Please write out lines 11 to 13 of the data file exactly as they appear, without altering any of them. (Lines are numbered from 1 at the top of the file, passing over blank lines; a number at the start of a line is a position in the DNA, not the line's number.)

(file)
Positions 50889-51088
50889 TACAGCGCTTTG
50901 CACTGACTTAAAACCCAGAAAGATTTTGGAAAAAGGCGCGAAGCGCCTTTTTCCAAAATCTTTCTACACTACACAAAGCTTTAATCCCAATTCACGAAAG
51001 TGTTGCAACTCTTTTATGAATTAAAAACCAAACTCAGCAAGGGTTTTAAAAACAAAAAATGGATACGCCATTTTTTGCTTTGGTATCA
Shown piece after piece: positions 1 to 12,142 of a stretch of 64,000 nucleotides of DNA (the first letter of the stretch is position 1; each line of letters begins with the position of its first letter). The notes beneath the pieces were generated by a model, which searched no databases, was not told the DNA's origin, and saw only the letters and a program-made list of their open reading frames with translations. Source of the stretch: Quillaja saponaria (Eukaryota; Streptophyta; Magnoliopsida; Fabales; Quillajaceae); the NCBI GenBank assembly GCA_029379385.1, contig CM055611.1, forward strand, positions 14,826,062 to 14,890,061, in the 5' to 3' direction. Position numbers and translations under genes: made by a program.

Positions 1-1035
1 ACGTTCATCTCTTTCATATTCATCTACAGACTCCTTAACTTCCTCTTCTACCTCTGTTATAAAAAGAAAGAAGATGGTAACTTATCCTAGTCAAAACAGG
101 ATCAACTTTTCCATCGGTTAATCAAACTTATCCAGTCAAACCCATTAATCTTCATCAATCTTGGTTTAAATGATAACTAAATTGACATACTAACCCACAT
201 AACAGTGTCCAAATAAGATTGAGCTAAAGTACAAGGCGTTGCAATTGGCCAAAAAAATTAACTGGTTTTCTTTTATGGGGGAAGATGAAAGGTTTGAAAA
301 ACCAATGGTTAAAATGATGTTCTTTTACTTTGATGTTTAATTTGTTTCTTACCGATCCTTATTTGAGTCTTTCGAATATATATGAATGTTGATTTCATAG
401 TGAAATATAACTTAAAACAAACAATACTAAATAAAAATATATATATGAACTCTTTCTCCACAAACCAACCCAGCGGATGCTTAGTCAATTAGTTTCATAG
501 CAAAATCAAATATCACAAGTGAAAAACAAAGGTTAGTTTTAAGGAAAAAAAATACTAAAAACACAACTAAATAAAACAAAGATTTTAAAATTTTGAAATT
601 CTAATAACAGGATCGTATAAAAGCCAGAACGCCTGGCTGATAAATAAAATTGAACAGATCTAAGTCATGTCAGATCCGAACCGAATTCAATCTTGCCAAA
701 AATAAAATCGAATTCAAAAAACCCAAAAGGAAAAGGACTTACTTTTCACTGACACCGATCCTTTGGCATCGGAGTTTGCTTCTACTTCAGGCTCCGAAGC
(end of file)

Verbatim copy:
401 TGAAATATAACTTAAAACAAACAATACTAAATAAAAATATATATATGAACTCTTTCTCCACAAACCAACCCAGCGGATGCTTAGTCAATTAGTTTCATAG
501 CAAAATCAAATATCACAAGTGAAAAACAAAGGTTAGTTTTAAGGAAAAAAAATACTAAAAACACAACTAAATAAAACAAAGATTTTAAAATTTTGAAATT
601 CTAATAACAGGATCGTATAAAAGCCAGAACGCCTGGCTGATAAATAAAATTGAACAGATCTAAGTCATGTCAGATCCGAACCGAATTCAATCTTGCCAAA